(b) The model also assumes zero geo-engineering. But I find it quite hard to imagine a world where we have (i) high growth, (ii) high climate damage and (ii) no geo-engineering (maybe if Russia threatens nuclear war to parties manipulating the climate, but that seems the only case I can think of). I tend to think of geo-engineering as somewhat bounding the badness of climate (and then inviting the potential badness of geo-engineering), what makes you think otherwise?
In any case, great post and looking forward to your thoughts!
I think it is worth treating Drawdown with a couple of grains as salt, in particular it is (a) not neutral but strongly biased to favorite solutions of environmentalists, (b) bases the importance of different solutions on a small set of possible decarbonization futures, (c) focuses only on existing solutions, (d) if useful for EA-style intervention prioritization at all then only as a first step data input, not a conclusion.
(a) is clear from how they discuss nuclear vs. renewables (see Halstead's comment), for example the description of nuclear mentions almost only negatives, whereas the description of wind almost does not mention negative aspects, treats intermittency of wind as if it was a minor issue (whereas it is a major issue as regions seeking to expand renewables experience), does not mention the environmental impacts of materials mining which are higher than for nuclear (given lower energy density) nor the significant opposition to wind power expansion in countries. Then the potential of wind power is assessed at at least 10x that of nuclear by 2050 despite nuclear now contributing more zero-carbon power than wind and not being technologically constrained in any relevant sense. Carbon capture and storage, a key technology in almost all energy decarbonization models (e.g. those featured in IPCC or by the IEA) is not even included in the list!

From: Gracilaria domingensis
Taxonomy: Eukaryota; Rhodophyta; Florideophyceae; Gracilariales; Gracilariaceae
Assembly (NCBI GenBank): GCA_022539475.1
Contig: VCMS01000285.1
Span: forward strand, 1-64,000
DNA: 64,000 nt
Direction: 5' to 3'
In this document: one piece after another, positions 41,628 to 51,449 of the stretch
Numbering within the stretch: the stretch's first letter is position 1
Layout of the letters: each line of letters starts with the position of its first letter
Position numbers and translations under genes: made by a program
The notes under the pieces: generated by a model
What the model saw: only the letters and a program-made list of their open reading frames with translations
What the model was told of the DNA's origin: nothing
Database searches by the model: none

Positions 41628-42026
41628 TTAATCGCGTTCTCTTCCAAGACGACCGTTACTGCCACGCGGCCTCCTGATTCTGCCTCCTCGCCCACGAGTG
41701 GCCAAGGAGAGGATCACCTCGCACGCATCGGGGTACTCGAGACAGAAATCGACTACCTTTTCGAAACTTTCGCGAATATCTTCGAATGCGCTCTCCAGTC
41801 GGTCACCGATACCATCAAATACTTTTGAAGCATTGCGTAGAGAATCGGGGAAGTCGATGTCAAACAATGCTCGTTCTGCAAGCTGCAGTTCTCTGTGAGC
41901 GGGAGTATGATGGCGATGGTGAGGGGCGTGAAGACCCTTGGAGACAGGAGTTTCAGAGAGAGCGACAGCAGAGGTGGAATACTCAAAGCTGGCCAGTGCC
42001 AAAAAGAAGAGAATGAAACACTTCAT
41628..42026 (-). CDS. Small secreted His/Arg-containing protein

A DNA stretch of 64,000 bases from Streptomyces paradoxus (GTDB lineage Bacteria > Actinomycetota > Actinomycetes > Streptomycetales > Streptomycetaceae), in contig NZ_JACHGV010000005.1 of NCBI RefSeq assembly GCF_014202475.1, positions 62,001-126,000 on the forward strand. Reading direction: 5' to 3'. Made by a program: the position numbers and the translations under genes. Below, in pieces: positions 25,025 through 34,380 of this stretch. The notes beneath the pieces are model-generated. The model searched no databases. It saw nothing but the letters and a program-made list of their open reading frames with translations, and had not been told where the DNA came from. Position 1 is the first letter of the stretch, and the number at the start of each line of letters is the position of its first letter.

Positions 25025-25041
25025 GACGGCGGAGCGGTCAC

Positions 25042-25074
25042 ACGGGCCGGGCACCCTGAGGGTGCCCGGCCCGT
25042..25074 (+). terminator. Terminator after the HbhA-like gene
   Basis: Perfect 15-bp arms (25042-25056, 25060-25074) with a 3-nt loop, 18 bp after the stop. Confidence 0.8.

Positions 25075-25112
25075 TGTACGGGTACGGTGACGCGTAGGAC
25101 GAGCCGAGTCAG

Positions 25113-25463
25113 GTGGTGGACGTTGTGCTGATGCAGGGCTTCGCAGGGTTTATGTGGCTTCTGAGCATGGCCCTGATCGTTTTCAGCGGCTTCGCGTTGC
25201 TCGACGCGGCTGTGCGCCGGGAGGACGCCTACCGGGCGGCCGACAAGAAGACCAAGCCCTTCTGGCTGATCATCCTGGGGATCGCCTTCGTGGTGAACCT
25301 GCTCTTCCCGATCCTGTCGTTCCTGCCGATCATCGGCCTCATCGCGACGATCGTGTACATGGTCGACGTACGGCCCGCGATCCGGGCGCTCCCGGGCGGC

(b) When we think about decarbonization futures, examining just two scenarios seems way too few for robust planning and investment decisions. When the IPCC or other groups of energy modelers do these kind of analyses they examine hundreds/thousands of futures which then allows to get a sense of the criticality of different technologies (the degree to which they can or cannot be replaced by other technologies and decarbonization outcomes can still be achieved), this tends to raise the importance of technologies where there aren't a multitude of options (such as, for example, zero-carbon fuels for heavy-duty transport and aviation).